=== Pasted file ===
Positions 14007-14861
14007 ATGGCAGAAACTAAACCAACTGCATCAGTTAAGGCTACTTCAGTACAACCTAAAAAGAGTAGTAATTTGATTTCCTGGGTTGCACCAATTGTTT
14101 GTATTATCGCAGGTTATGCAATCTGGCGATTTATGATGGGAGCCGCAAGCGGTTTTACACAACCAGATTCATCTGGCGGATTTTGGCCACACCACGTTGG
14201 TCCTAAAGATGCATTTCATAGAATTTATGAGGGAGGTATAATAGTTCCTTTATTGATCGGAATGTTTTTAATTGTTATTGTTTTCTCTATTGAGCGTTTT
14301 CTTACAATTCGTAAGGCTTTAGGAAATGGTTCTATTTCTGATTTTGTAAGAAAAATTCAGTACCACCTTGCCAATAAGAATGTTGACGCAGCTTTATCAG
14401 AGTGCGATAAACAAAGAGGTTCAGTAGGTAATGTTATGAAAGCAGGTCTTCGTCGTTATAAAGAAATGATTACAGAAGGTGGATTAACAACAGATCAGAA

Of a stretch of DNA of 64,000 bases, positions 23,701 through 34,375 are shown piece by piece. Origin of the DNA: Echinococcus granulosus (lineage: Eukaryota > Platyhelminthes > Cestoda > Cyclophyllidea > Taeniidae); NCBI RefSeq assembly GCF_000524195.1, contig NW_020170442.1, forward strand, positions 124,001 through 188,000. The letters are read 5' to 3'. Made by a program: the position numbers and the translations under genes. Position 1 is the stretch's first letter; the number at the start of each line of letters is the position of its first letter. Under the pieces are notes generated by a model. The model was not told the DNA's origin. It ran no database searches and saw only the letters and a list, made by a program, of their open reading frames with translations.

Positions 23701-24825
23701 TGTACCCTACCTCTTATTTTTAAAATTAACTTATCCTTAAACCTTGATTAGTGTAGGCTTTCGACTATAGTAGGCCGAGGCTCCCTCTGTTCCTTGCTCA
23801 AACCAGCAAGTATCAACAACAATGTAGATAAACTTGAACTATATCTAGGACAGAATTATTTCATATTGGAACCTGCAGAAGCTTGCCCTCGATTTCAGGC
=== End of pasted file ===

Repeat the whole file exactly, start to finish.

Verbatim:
Positions 14007-14861
14007 ATGGCAGAAACTAAACCAACTGCATCAGTTAAGGCTACTTCAGTACAACCTAAAAAGAGTAGTAATTTGATTTCCTGGGTTGCACCAATTGTTT
14101 GTATTATCGCAGGTTATGCAATCTGGCGATTTATGATGGGAGCCGCAAGCGGTTTTACACAACCAGATTCATCTGGCGGATTTTGGCCACACCACGTTGG
14201 TCCTAAAGATGCATTTCATAGAATTTATGAGGGAGGTATAATAGTTCCTTTATTGATCGGAATGTTTTTAATTGTTATTGTTTTCTCTATTGAGCGTTTT
14301 CTTACAATTCGTAAGGCTTTAGGAAATGGTTCTATTTCTGATTTTGTAAGAAAAATTCAGTACCACCTTGCCAATAAGAATGTTGACGCAGCTTTATCAG
14401 AGTGCGATAAACAAAGAGGTTCAGTAGGTAATGTTATGAAAGCAGGTCTTCGTCGTTATAAAGAAATGATTACAGAAGGTGGATTAACAACAGATCAGAA

Of a stretch of DNA of 64,000 bases, positions 23,701 through 34,375 are shown piece by piece. Origin of the DNA: Echinococcus granulosus (lineage: Eukaryota > Platyhelminthes > Cestoda > Cyclophyllidea > Taeniidae); NCBI RefSeq assembly GCF_000524195.1, contig NW_020170442.1, forward strand, positions 124,001 through 188,000. The letters are read 5' to 3'. Made by a program: the position numbers and the translations under genes. Position 1 is the stretch's first letter; the number at the start of each line of letters is the position of its first letter. Under the pieces are notes generated by a model. The model was not told the DNA's origin. It ran no database searches and saw only the letters and a list, made by a program, of their open reading frames with translations.

Positions 23701-24825
23701 TGTACCCTACCTCTTATTTTTAAAATTAACTTATCCTTAAACCTTGATTAGTGTAGGCTTTCGACTATAGTAGGCCGAGGCTCCCTCTGTTCCTTGCTCA
23801 AACCAGCAAGTATCAACAACAATGTAGATAAACTTGAACTATATCTAGGACAGAATTATTTCATATTGGAACCTGCAGAAGCTTGCCCTCGATTTCAGGC